American Superconductor's (NASDAQ:AMSC) slow and painful recovery from the Sinovel debacle took a small step forward yesterday. Management said its fiscal fourth quarter, which ended on March 31, was slightly better than expected and the stock is moving higher today.
Revenue is expected to be $19 million-$20 million, which is better than the $18 million minimum set earlier this year. That's up from $17.4 million in the fiscal third quarter, solid progress for the company.
Maybe more important is that management expects to have cash between $49 million and $50 million at the end of the quarter, which is above a previous $48 million estimate. The real fear for investors is that the company will run out of cash because of mounting losses, so this is progress on that front.
What is less encouraging is management's projection that it will be cash flow positive by the end of fiscal 2014, two years from now. Revenue of at least $180 million is needed to achieve that goal -- the company has a long way to go to get there.
What to watch for
American Superconductor separates its business into the wind and grid categories and I'll be watching closely how grid performed during the fourth quarter. This business grew 58% in the first three quarters; for the long term, I think it's a better business than wind, so we need to see more progress in the fourth quarter.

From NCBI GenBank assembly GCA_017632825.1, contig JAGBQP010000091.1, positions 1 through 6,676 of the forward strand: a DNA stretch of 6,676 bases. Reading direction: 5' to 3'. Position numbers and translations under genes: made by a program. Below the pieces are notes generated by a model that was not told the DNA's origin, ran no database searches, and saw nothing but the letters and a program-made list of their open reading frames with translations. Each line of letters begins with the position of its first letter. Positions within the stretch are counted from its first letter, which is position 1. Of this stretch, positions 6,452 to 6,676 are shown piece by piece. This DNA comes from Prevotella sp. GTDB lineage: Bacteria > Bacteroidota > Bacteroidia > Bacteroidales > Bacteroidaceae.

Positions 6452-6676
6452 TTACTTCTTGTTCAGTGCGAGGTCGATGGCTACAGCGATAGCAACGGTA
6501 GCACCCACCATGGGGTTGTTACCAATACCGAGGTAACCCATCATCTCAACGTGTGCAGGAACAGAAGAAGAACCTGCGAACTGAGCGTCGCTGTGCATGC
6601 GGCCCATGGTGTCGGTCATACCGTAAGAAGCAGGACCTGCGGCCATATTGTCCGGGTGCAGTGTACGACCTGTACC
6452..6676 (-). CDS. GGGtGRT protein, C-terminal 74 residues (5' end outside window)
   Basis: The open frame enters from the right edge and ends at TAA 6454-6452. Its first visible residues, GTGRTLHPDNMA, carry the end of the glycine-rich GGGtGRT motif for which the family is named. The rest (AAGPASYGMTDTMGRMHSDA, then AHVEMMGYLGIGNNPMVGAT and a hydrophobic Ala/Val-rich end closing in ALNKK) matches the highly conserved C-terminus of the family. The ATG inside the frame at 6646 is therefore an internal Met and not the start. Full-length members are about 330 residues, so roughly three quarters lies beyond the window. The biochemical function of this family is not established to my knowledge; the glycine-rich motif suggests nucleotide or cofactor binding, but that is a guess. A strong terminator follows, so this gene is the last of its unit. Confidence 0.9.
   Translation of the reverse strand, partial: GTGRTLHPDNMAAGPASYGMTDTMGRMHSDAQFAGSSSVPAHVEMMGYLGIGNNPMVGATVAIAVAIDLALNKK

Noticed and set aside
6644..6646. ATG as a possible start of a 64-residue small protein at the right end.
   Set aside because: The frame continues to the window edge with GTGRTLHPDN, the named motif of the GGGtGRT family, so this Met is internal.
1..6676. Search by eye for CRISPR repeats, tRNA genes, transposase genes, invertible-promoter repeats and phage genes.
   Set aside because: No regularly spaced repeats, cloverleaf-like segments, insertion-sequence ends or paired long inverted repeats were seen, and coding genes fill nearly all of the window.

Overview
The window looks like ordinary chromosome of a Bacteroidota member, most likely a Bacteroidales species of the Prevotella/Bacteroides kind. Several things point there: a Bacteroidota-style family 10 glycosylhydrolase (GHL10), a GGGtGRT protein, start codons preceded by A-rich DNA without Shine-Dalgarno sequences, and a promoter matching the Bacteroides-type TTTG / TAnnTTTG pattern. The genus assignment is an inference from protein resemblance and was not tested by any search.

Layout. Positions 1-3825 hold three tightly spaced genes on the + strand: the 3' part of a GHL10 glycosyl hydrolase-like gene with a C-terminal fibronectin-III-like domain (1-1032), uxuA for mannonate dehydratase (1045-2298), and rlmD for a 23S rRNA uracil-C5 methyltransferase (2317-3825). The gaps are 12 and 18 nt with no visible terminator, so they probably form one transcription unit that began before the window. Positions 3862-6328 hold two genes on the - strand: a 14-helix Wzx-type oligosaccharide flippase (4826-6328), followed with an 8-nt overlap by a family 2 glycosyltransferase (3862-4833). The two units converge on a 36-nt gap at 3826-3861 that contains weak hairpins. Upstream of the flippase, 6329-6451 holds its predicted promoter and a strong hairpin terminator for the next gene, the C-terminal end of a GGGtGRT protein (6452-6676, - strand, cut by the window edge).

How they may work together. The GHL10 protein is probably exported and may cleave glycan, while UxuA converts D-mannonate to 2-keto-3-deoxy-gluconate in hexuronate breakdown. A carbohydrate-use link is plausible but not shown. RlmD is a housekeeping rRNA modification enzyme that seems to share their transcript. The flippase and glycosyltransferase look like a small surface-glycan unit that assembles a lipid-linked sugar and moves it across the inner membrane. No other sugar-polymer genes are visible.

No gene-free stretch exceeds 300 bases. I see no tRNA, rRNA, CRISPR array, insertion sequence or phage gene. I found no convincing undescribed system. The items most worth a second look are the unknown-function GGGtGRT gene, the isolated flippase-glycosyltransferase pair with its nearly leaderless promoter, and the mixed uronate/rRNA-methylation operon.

The challenge is that American Superconductor is going up against fierce competition that has a better balance sheet. Power-One (NASDAQ:PWER.DL) is one of the biggest players in the solar inverter market -- it's where AMSC would like to be -- and it has the product depth and the balance sheet to hold the company off. Right now, Power-One is definitely the better investment, but if American Superconductor can survive until it reaches positive cash flow then patient investors could be rewarded.
Fool contributor Travis Hoium has no position in any stocks mentioned. The Motley Fool owns shares of Power-One. Try any of our Foolish newsletter services free for 30 days. We Fools may not all hold the same opinions, but we all believe that considering a diverse range of insights makes us better investors. The Motley Fool has a disclosure policy.